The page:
Head of Division
Prof. Dr. Michael Taborsky

Institut für Ökologie und Evolution
Telefon: +41 31 631 91 11
Telefax: +41 31 631 91 41
E-Mail:   claudia.leiser@iee.unibe.ch

Ethologische Station Hasli
Wohlenstrasse 50a
CH-3032 Hinterkappelen

How to find us ...

Universität Bern

HIGHLIGHTS

PNAS - Predation risk drives social complexity in cooperative breeders. Groenewoud, Frommen, Josi, Tanaka, Jungwirth & Taborsky
Book
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The evolution of cooperation based on direct fitness benefits. Phil Trans theme issue compiled and edited by Taborsky M., Frommen JG & Riehl C. (2016)
Book
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Link

NATURE COMMUNICATIONS Kinship reduces alloparental care in cooperative cichlids where helpers pay-to-stay
Zoettl M., Heg D., Chervet N. & Taborsky M. (2013)
Book
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Social competence: an evolutionary approach
Taborsky, B. & Oliveira, R.F.
Book
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Larval helpers and age polyethism in ambrosia beetles
Biedermann P.H.W. & Taborsky M.
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Animal personality due to social niche specialisation
Bergmueller R. & Taborsky M.
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Environmental Change Enhances Cognitive Abilities in Fish
Kotrschal, A. & Taborsky, B.
Book
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Extended phenotypes as signals
Franziska C. Schaedelin and Michael Taborsky
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On the Origin of Species by Natural and Sexual Selection
G. Sander van Doorn, Pim Edelaar, Franz J. Weissing
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Cambridge University Press
Alternative Reproductive Tactics: An Integrative
Approach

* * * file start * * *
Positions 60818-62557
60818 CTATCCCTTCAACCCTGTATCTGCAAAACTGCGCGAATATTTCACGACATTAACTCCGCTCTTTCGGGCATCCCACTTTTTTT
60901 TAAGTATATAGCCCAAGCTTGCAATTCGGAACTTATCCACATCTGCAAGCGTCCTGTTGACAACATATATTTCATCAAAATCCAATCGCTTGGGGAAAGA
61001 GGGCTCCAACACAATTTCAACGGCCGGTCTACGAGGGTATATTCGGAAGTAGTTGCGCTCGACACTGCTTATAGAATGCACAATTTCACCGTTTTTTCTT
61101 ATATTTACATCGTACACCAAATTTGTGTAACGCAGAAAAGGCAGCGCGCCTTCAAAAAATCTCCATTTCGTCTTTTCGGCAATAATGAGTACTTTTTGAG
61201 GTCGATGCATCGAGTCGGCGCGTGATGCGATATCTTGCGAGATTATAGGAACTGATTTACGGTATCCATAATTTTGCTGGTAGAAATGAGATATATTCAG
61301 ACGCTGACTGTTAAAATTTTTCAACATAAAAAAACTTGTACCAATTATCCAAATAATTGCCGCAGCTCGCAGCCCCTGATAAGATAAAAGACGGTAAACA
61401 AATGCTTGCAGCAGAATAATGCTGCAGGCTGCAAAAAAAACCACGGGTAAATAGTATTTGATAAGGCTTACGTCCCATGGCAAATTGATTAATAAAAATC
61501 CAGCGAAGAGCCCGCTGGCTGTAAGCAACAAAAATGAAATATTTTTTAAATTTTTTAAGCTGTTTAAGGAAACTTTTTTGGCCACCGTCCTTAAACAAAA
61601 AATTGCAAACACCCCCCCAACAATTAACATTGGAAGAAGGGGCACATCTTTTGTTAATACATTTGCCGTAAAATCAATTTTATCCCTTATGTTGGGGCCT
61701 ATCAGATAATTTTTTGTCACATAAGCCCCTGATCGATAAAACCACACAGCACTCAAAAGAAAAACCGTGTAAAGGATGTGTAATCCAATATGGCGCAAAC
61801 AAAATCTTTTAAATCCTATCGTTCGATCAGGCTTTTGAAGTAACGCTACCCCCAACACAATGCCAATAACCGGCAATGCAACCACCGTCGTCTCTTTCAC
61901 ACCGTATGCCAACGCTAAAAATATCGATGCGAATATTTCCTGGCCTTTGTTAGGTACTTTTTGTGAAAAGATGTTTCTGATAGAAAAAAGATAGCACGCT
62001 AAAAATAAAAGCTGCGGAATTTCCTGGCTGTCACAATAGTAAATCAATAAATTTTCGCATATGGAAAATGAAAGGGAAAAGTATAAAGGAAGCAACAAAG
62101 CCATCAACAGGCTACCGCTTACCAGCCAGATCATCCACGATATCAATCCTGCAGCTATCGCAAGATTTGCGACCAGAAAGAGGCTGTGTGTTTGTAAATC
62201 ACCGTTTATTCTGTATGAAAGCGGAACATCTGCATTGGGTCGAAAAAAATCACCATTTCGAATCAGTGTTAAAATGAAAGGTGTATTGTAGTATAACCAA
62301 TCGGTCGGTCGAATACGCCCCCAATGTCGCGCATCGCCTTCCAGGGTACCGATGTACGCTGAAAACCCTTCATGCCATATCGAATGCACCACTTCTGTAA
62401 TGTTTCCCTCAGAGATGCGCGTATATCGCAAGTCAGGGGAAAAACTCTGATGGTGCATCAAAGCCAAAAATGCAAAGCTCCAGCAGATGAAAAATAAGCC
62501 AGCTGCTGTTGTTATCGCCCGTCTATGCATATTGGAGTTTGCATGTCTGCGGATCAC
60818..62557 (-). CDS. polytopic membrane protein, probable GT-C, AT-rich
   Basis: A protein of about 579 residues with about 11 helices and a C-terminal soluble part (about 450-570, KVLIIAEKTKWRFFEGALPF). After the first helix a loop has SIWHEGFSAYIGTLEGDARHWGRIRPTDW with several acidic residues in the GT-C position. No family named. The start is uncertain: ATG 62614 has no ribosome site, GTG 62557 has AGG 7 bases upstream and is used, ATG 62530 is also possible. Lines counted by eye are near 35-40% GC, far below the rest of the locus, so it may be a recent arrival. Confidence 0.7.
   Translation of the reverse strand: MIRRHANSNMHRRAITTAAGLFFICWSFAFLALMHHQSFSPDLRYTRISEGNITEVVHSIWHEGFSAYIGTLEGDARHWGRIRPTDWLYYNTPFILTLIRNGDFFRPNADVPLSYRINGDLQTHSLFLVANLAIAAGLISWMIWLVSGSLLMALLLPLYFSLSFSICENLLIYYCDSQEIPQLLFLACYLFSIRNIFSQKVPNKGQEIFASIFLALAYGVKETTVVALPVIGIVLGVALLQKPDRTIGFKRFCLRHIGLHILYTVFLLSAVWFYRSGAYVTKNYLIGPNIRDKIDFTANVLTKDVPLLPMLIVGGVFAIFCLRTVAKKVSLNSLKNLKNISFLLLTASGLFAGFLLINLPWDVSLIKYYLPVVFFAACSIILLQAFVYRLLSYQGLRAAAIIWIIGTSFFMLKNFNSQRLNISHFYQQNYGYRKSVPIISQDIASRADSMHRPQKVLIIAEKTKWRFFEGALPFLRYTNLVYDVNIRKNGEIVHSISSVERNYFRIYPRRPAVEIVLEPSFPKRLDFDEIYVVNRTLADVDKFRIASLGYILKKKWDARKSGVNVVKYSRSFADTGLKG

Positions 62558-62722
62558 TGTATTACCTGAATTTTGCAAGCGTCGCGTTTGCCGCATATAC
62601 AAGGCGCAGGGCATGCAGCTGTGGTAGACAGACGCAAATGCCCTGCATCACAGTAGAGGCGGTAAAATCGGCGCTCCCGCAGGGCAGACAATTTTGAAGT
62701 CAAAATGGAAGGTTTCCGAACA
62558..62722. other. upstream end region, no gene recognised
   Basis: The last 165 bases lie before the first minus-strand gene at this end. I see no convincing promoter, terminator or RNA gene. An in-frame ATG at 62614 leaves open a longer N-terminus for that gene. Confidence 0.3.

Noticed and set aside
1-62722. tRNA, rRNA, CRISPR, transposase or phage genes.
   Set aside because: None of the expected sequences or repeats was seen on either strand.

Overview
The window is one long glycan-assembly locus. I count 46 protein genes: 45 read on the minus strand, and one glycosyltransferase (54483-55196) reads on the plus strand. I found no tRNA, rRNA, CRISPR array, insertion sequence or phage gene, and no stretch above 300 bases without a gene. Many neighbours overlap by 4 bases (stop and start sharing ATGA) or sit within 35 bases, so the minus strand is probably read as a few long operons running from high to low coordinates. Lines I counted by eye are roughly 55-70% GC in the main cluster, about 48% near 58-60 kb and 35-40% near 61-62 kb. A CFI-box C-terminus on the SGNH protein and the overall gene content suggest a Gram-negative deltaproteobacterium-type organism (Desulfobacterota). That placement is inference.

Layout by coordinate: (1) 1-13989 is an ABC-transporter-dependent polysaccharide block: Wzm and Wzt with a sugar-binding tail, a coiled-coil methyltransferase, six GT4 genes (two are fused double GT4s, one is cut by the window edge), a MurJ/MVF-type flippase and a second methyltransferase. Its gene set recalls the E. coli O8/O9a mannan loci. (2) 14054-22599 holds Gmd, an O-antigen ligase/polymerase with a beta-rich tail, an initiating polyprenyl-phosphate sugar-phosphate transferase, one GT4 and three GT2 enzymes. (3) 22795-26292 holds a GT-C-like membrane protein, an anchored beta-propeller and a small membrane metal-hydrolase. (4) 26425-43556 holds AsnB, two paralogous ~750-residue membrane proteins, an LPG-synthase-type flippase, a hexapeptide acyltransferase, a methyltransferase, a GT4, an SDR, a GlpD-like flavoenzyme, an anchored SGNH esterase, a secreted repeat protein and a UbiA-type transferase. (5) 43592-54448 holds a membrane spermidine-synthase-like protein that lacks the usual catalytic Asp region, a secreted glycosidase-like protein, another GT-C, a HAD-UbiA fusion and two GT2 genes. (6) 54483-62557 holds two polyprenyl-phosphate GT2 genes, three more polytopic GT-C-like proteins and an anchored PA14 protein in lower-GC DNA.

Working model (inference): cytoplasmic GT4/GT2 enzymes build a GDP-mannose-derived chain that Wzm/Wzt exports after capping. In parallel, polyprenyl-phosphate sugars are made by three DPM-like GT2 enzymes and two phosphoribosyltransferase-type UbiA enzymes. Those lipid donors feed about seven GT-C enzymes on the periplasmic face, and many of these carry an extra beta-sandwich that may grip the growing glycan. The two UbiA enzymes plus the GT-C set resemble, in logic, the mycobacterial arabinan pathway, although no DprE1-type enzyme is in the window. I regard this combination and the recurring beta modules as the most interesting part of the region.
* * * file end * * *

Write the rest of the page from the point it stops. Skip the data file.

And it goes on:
Oliveira R., Taborsky M. & Brockmann H.J.
Book
more information

Corinna von Kürthy


cory

Contact

Email: corinna.vonkuerthy@iee.unibe.ch

Phone: +41 31 631 91 58

Research Interests

Already during my undergraduate studies I was fascinated by the remarkable variety of mating systems and strategies found in the animal kingdom. My current research focuses on alternative reproductive tactics (ARTs) of a tropical freshwater cichlid, Lamprologus callipterus. In fishes the occurrence of ARTs has been demonstrated to be widespread in different families, with males adopting extremely diverse reproductive behaviours (Taborsky 1994, 2001). For our understanding of behavioural, morphological and physiological trade-offs in ARTs it is of paramount importance to unravel the causes of success and failure during courtship, spawning and sperm competition. Therefore, the major aim of my research is to investigate the mechanisms by which the reproductive success of different male tactics is obtained and in particular, whether there are tactic specific adjustments to different forms and intensities of competition. I investigate these questions in the field under natural conditions (Lake Tanganyika, Zambia), as well as experimentally in the laboratory at the Department of Behavioural Ecology, University of Bern.

Lamprologus callipterus: Large nest male (left) and tiny dwarf male (right).

Study species